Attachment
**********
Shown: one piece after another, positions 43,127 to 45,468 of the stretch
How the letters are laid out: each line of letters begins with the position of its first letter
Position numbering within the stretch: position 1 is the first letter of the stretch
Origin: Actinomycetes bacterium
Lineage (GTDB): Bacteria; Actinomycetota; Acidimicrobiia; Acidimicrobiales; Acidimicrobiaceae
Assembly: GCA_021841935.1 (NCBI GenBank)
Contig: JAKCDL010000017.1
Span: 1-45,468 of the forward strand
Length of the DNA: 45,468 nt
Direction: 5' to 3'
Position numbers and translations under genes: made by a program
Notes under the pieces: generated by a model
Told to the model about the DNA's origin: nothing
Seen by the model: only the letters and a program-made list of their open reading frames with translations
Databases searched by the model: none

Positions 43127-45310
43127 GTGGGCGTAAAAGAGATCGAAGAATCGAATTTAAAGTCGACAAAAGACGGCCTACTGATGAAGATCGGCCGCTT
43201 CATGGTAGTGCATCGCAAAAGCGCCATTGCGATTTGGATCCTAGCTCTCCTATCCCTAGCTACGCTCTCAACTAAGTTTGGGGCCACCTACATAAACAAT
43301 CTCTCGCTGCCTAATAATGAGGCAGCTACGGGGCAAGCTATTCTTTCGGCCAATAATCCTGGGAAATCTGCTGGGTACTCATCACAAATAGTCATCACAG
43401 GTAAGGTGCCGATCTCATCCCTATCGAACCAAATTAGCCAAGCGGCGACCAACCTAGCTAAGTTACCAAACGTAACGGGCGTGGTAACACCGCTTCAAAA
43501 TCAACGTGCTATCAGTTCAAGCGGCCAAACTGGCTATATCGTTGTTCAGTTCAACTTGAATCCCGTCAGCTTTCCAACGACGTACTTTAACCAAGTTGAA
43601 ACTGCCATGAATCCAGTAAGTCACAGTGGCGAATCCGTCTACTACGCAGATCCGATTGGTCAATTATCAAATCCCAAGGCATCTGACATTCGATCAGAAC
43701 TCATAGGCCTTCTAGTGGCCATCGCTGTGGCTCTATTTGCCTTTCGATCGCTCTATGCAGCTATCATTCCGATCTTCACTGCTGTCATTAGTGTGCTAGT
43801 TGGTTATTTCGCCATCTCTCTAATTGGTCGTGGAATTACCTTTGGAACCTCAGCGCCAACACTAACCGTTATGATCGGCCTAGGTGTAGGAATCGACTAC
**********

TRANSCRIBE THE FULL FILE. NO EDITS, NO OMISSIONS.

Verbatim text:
Shown: one piece after another, positions 43,127 to 45,468 of the stretch
How the letters are laid out: each line of letters begins with the position of its first letter
Position numbering within the stretch: position 1 is the first letter of the stretch
Origin: Actinomycetes bacterium
Lineage (GTDB): Bacteria; Actinomycetota; Acidimicrobiia; Acidimicrobiales; Acidimicrobiaceae
Assembly: GCA_021841935.1 (NCBI GenBank)
Contig: JAKCDL010000017.1
Span: 1-45,468 of the forward strand
Length of the DNA: 45,468 nt
Direction: 5' to 3'
Position numbers and translations under genes: made by a program
Notes under the pieces: generated by a model
Told to the model about the DNA's origin: nothing
Seen by the model: only the letters and a program-made list of their open reading frames with translations
Databases searched by the model: none

Positions 43127-45310
43127 GTGGGCGTAAAAGAGATCGAAGAATCGAATTTAAAGTCGACAAAAGACGGCCTACTGATGAAGATCGGCCGCTT
43201 CATGGTAGTGCATCGCAAAAGCGCCATTGCGATTTGGATCCTAGCTCTCCTATCCCTAGCTACGCTCTCAACTAAGTTTGGGGCCACCTACATAAACAAT
43301 CTCTCGCTGCCTAATAATGAGGCAGCTACGGGGCAAGCTATTCTTTCGGCCAATAATCCTGGGAAATCTGCTGGGTACTCATCACAAATAGTCATCACAG
43401 GTAAGGTGCCGATCTCATCCCTATCGAACCAAATTAGCCAAGCGGCGACCAACCTAGCTAAGTTACCAAACGTAACGGGCGTGGTAACACCGCTTCAAAA
43501 TCAACGTGCTATCAGTTCAAGCGGCCAAACTGGCTATATCGTTGTTCAGTTCAACTTGAATCCCGTCAGCTTTCCAACGACGTACTTTAACCAAGTTGAA
43601 ACTGCCATGAATCCAGTAAGTCACAGTGGCGAATCCGTCTACTACGCAGATCCGATTGGTCAATTATCAAATCCCAAGGCATCTGACATTCGATCAGAAC
43701 TCATAGGCCTTCTAGTGGCCATCGCTGTGGCTCTATTTGCCTTTCGATCGCTCTATGCAGCTATCATTCCGATCTTCACTGCTGTCATTAGTGTGCTAGT
43801 TGGTTATTTCGCCATCTCTCTAATTGGTCGTGGAATTACCTTTGGAACCTCAGCGCCAACACTAACCGTTATGATCGGCCTAGGTGTAGGAATCGACTAC